Amnesty: referendum leaders' verdict is 'against international human rights law'
NGO concerned about "criminalization" of peaceful protests, which could have "dissuasive effect" on citizen demonstrations
Amnesty International believes the verdict on the referendum leaders is "against human rights international law."
A report published on Tuesday reads that the NGO is concerned about the "criminalization" of peaceful protests, which could have a "dissuasive effect" on future citizen demonstrations.
Nine politicians and activists were convicted to between 9 and 13 years in jail for their role in the 2017 Catalan independence push.
Two of them were at the time leaders of the main civic associations in favor of a Catalan republic, Jordi Cuixart and Jordi Sànchez, and as leaked on Saturday, Amnesty demands their immediate release.
The non-governmental organization had already been asking for their release during their two-year provisional detention before they were given their sentence.
Amnesty has also expressed concerns that the verdict cited the ''mass'' demonstrations as a basis for the crime of sedition, because this would imply that ''there is a limit on the number of people who can simultaneously exercise their right to peaceful assembly.''
The human rights group also questions the crime of sedition, asking Spain's authorities to ''review'' it - seven more leaders as well as Sànchez and Cuixart have been convicted.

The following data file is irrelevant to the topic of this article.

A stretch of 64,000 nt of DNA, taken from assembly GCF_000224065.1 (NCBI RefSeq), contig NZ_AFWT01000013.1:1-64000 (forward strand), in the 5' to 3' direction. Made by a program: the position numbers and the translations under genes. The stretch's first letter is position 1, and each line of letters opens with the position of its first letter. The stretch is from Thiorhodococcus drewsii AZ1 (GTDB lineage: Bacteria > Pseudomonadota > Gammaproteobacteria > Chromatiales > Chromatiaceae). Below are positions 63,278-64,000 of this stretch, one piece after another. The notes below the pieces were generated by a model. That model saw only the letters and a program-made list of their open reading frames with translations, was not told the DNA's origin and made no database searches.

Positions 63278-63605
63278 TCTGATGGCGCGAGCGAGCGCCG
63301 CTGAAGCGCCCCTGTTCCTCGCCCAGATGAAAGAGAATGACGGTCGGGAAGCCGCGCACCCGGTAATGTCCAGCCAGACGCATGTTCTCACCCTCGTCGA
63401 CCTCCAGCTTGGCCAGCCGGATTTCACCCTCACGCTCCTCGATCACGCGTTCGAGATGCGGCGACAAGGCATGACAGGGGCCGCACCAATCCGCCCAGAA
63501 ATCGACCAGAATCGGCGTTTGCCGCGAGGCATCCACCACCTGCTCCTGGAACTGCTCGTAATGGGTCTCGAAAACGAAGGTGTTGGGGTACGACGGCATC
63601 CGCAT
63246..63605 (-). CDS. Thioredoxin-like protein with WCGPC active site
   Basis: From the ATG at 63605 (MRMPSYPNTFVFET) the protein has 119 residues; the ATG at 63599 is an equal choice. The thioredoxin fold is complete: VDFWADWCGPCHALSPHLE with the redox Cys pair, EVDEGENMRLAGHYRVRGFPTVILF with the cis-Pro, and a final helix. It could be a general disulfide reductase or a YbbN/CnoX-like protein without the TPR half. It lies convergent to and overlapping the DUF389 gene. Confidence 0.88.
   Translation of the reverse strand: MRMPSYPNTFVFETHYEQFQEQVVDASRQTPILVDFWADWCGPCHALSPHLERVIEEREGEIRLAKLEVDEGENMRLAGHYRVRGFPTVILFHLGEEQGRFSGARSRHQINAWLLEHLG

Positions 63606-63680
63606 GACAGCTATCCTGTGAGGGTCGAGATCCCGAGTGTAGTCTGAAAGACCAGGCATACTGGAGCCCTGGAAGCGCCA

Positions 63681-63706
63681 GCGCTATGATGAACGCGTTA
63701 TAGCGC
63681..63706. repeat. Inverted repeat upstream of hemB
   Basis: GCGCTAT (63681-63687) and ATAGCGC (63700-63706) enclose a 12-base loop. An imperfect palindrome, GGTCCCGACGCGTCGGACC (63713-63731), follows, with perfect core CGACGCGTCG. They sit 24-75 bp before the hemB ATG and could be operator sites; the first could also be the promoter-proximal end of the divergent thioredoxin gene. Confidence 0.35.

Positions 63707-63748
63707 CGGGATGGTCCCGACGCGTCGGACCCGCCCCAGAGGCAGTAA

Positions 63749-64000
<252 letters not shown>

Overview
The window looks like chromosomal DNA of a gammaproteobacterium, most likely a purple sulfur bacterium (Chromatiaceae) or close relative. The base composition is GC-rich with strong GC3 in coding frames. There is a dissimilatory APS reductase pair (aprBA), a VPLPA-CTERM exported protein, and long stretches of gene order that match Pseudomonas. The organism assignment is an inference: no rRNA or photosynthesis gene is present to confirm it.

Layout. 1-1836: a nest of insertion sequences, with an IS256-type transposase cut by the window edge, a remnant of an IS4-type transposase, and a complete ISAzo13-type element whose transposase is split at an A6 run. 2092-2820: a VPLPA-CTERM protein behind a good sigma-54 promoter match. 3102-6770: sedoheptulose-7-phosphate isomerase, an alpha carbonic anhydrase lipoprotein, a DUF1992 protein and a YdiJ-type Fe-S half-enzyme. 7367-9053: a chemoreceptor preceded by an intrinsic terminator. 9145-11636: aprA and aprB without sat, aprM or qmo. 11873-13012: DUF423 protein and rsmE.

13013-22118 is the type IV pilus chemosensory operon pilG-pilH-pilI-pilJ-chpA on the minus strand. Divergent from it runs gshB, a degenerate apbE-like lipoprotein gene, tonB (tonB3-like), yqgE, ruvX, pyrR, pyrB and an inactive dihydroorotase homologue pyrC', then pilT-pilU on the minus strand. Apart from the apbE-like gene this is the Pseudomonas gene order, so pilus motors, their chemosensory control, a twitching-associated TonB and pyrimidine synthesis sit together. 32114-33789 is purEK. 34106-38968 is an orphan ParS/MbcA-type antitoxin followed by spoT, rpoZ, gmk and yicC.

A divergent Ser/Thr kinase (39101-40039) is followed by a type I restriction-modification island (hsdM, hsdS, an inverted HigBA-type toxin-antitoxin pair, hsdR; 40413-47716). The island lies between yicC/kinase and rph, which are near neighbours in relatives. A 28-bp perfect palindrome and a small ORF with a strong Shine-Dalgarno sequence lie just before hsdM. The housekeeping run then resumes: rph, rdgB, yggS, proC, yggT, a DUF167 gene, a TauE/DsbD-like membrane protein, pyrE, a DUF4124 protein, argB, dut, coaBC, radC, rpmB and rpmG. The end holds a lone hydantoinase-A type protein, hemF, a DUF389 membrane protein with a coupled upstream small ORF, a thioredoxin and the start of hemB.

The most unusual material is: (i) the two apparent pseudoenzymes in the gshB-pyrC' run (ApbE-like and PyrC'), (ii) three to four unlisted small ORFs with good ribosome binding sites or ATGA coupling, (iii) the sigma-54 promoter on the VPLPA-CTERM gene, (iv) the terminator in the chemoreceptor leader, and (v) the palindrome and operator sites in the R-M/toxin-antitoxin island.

For a full rundown of the most important sections of the report, click here.
Catalan parties hot and cold over report
It did not take long for Catalonia's political parties to react to the Amnesty report, with the pro-independence JxCat party calling it "a slap in the face" for the state, with spokesman Eduard Pujol asking: "How many times must the Spanish government be embarrassed."
Meanwhile, MP Carles Riera from the pro-independence far-left CUP party called the report "conclusive" and said it signalled "a political victory for civil and political rights" and "a warning and defeat for the Spanish state."
Yet, unionist parties were not so enthusiastic, with Eva Granados of the Catalan Socialists, the same party as the acting government in Madrid, saying "the sentence should be respected, and the report from Amnesty International is no more than just another opinion."
The Catalan wing of the conservative PP party went further, with MP Santi Rodríguez calling the report "out of order" and accusing it of being "propaganda," while pointing out that the court's verdict on the independence leaders is final and "not a political decision."